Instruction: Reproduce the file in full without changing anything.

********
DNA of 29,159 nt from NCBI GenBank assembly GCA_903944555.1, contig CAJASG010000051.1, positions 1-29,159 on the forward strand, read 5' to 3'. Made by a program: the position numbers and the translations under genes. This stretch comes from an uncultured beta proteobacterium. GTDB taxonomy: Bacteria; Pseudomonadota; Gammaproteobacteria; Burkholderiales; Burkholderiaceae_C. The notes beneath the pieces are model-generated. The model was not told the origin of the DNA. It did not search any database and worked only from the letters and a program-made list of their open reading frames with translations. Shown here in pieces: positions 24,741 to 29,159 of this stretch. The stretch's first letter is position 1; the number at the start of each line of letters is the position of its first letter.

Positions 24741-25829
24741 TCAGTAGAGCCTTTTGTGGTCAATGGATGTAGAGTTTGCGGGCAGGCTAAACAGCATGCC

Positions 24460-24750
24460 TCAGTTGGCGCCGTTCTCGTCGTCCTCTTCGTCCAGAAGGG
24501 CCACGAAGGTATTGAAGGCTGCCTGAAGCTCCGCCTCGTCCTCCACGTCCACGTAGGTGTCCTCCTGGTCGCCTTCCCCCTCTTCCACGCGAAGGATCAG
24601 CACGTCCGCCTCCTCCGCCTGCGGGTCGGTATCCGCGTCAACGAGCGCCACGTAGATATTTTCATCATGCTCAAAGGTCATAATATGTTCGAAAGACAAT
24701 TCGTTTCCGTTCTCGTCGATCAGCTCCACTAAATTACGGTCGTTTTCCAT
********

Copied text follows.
DNA of 29,159 nt from NCBI GenBank assembly GCA_903944555.1, contig CAJASG010000051.1, positions 1-29,159 on the forward strand, read 5' to 3'. Made by a program: the position numbers and the translations under genes. This stretch comes from an uncultured beta proteobacterium. GTDB taxonomy: Bacteria; Pseudomonadota; Gammaproteobacteria; Burkholderiales; Burkholderiaceae_C. The notes beneath the pieces are model-generated. The model was not told the origin of the DNA. It did not search any database and worked only from the letters and a program-made list of their open reading frames with translations. Shown here in pieces: positions 24,741 to 29,159 of this stretch. The stretch's first letter is position 1; the number at the start of each line of letters is the position of its first letter.

Positions 24741-25829
24741 TCAGTAGAGCCTTTTGTGGTCAATGGATGTAGAGTTTGCGGGCAGGCTAAACAGCATGCC

Positions 24460-24750
24460 TCAGTTGGCGCCGTTCTCGTCGTCCTCTTCGTCCAGAAGGG
24501 CCACGAAGGTATTGAAGGCTGCCTGAAGCTCCGCCTCGTCCTCCACGTCCACGTAGGTGTCCTCCTGGTCGCCTTCCCCCTCTTCCACGCGAAGGATCAG
24601 CACGTCCGCCTCCTCCGCCTGCGGGTCGGTATCCGCGTCAACGAGCGCCACGTAGATATTTTCATCATGCTCAAAGGTCATAATATGTTCGAAAGACAAT
24701 TCGTTTCCGTTCTCGTCGATCAGCTCCACTAAATTACGGTCGTTTTCCAT